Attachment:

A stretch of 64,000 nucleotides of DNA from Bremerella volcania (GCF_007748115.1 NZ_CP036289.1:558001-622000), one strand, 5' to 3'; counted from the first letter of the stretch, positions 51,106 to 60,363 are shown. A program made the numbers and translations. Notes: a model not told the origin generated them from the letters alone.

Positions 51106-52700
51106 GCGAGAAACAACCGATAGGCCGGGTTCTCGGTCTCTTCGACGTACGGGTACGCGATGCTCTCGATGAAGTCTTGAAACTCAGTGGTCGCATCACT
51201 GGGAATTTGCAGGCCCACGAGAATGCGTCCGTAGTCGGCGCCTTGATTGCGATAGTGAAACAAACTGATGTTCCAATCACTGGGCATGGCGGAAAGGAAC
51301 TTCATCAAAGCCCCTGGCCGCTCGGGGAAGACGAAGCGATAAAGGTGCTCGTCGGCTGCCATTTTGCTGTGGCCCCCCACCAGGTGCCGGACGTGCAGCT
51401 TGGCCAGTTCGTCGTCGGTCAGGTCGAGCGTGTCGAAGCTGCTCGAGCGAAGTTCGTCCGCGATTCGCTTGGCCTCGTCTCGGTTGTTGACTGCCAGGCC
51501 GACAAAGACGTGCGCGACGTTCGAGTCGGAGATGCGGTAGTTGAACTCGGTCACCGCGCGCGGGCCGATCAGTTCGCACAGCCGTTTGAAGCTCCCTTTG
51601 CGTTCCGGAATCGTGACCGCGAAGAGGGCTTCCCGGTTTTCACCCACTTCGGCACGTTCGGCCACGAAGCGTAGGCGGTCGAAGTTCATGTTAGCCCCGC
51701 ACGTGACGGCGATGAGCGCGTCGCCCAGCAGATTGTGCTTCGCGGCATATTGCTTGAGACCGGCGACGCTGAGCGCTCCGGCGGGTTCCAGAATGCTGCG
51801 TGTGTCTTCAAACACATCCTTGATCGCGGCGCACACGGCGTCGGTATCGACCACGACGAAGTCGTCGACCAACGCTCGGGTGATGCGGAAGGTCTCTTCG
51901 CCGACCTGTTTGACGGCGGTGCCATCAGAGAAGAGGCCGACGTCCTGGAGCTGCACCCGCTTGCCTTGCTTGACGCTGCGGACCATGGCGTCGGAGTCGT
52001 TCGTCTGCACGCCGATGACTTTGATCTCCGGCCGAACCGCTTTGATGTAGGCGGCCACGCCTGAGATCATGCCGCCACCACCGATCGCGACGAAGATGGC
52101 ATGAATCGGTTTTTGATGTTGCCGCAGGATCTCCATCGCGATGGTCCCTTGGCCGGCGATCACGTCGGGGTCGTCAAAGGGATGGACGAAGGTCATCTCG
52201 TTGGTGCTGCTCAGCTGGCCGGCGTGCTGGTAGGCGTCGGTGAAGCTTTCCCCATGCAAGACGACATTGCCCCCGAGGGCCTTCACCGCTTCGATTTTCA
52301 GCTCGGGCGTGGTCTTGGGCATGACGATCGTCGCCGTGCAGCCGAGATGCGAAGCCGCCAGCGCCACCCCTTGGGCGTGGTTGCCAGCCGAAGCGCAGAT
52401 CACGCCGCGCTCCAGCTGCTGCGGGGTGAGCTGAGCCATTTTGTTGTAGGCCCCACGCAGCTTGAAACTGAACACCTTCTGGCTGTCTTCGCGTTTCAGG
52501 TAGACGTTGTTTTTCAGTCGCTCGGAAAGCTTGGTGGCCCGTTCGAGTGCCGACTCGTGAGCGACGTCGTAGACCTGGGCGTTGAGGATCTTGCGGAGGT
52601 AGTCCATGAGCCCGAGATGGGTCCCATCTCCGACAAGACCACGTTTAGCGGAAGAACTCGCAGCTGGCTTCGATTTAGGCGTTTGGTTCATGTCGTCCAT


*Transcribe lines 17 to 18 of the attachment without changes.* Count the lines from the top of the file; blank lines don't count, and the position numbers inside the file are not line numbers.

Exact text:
52501 TAGACGTTGTTTTTCAGTCGCTCGGAAAGCTTGGTGGCCCGTTCGAGTGCCGACTCGTGAGCGACGTCGTAGACCTGGGCGTTGAGGATCTTGCGGAGGT
52601 AGTCCATGAGCCCGAGATGGGTCCCATCTCCGACAAGACCACGTTTAGCGGAAGAACTCGCAGCTGGCTTCGATTTAGGCGTTTGGTTCATGTCGTCCAT